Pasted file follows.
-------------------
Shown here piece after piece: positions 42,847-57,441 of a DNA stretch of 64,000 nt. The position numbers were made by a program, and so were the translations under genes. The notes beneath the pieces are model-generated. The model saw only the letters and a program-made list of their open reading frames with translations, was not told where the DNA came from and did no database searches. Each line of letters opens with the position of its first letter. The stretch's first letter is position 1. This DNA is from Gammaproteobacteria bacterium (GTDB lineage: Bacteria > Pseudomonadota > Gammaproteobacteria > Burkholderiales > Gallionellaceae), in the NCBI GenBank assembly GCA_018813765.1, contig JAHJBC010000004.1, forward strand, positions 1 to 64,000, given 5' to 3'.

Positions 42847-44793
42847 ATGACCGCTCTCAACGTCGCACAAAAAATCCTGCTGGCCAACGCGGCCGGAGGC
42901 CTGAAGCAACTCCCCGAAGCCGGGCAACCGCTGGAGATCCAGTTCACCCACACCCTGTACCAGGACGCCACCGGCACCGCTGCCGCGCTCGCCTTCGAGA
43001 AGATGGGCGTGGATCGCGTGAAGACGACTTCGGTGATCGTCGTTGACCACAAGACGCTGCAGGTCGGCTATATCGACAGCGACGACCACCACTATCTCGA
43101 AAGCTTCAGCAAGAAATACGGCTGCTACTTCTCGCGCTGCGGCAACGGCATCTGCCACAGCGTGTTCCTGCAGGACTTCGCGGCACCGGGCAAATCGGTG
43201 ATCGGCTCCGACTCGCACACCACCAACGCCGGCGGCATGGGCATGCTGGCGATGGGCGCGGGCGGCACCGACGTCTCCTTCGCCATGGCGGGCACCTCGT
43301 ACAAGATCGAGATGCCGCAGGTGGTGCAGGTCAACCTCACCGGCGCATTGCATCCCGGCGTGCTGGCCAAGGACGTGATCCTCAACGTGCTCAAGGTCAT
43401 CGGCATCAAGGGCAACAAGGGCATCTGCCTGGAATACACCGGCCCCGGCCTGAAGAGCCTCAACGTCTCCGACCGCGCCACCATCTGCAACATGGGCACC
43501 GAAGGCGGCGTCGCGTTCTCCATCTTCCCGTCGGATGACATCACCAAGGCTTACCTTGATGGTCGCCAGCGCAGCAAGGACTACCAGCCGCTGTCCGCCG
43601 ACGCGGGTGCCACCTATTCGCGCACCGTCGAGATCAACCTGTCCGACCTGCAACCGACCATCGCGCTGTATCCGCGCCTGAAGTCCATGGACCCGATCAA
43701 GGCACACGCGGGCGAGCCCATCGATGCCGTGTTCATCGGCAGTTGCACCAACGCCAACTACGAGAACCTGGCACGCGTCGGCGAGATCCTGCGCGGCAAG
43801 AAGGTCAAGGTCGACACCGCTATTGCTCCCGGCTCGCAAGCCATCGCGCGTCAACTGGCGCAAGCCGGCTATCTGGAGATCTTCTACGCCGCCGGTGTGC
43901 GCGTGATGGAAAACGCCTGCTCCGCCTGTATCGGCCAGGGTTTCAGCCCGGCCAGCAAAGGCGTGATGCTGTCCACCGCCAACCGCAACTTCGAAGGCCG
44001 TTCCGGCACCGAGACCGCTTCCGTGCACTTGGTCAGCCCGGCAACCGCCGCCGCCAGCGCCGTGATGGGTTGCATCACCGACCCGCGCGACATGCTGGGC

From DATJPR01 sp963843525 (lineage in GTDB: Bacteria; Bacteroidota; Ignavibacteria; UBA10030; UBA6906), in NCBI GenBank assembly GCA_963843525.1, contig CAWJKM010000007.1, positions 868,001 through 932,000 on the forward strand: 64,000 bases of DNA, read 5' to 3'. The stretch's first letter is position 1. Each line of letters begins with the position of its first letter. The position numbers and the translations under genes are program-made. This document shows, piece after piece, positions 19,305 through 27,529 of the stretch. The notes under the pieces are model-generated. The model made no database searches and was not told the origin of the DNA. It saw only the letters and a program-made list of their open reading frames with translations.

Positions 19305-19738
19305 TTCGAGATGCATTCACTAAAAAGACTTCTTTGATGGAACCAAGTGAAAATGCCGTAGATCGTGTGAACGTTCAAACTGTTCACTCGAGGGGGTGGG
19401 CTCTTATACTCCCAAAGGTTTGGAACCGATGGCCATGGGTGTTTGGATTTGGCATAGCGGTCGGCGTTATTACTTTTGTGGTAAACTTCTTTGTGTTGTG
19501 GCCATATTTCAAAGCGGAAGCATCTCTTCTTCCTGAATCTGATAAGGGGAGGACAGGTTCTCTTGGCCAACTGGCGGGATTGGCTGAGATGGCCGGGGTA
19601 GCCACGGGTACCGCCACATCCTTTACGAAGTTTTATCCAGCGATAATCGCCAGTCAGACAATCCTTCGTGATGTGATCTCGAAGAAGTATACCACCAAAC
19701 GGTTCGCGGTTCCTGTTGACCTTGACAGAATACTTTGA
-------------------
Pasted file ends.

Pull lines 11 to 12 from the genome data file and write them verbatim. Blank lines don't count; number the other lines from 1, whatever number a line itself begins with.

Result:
43601 ACGCGGGTGCCACCTATTCGCGCACCGTCGAGATCAACCTGTCCGACCTGCAACCGACCATCGCGCTGTATCCGCGCCTGAAGTCCATGGACCCGATCAA
43701 GGCACACGCGGGCGAGCCCATCGATGCCGTGTTCATCGGCAGTTGCACCAACGCCAACTACGAGAACCTGGCACGCGTCGGCGAGATCCTGCGCGGCAAG